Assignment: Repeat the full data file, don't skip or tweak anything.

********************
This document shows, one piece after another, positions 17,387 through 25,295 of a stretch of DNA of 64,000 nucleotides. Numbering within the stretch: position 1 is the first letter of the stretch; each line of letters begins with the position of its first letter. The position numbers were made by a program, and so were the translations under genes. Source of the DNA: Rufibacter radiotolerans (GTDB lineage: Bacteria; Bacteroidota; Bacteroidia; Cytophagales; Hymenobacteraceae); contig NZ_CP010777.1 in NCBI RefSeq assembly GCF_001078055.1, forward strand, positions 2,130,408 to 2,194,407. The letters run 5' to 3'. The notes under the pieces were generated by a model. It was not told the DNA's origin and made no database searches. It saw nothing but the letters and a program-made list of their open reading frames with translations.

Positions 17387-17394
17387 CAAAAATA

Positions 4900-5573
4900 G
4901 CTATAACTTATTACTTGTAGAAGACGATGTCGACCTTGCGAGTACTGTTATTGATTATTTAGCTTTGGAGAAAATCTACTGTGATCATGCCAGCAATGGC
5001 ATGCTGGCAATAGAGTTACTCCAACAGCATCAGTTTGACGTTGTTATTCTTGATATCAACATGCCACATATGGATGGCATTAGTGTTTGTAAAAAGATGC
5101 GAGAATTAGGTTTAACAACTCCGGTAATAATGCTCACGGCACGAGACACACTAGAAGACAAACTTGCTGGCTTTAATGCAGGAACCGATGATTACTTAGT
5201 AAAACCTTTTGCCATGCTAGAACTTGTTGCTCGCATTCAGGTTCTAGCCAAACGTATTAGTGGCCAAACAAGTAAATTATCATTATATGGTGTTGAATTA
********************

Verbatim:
This document shows, one piece after another, positions 17,387 through 25,295 of a stretch of DNA of 64,000 nucleotides. Numbering within the stretch: position 1 is the first letter of the stretch; each line of letters begins with the position of its first letter. The position numbers were made by a program, and so were the translations under genes. Source of the DNA: Rufibacter radiotolerans (GTDB lineage: Bacteria; Bacteroidota; Bacteroidia; Cytophagales; Hymenobacteraceae); contig NZ_CP010777.1 in NCBI RefSeq assembly GCF_001078055.1, forward strand, positions 2,130,408 to 2,194,407. The letters run 5' to 3'. The notes under the pieces were generated by a model. It was not told the DNA's origin and made no database searches. It saw nothing but the letters and a program-made list of their open reading frames with translations.

Positions 17387-17394
17387 CAAAAATA

Positions 4900-5573
4900 G
4901 CTATAACTTATTACTTGTAGAAGACGATGTCGACCTTGCGAGTACTGTTATTGATTATTTAGCTTTGGAGAAAATCTACTGTGATCATGCCAGCAATGGC
5001 ATGCTGGCAATAGAGTTACTCCAACAGCATCAGTTTGACGTTGTTATTCTTGATATCAACATGCCACATATGGATGGCATTAGTGTTTGTAAAAAGATGC
5101 GAGAATTAGGTTTAACAACTCCGGTAATAATGCTCACGGCACGAGACACACTAGAAGACAAACTTGCTGGCTTTAATGCAGGAACCGATGATTACTTAGT
5201 AAAACCTTTTGCCATGCTAGAACTTGTTGCTCGCATTCAGGTTCTAGCCAAACGTATTAGTGGCCAAACAAGTAAATTATCATTATATGGTGTTGAATTA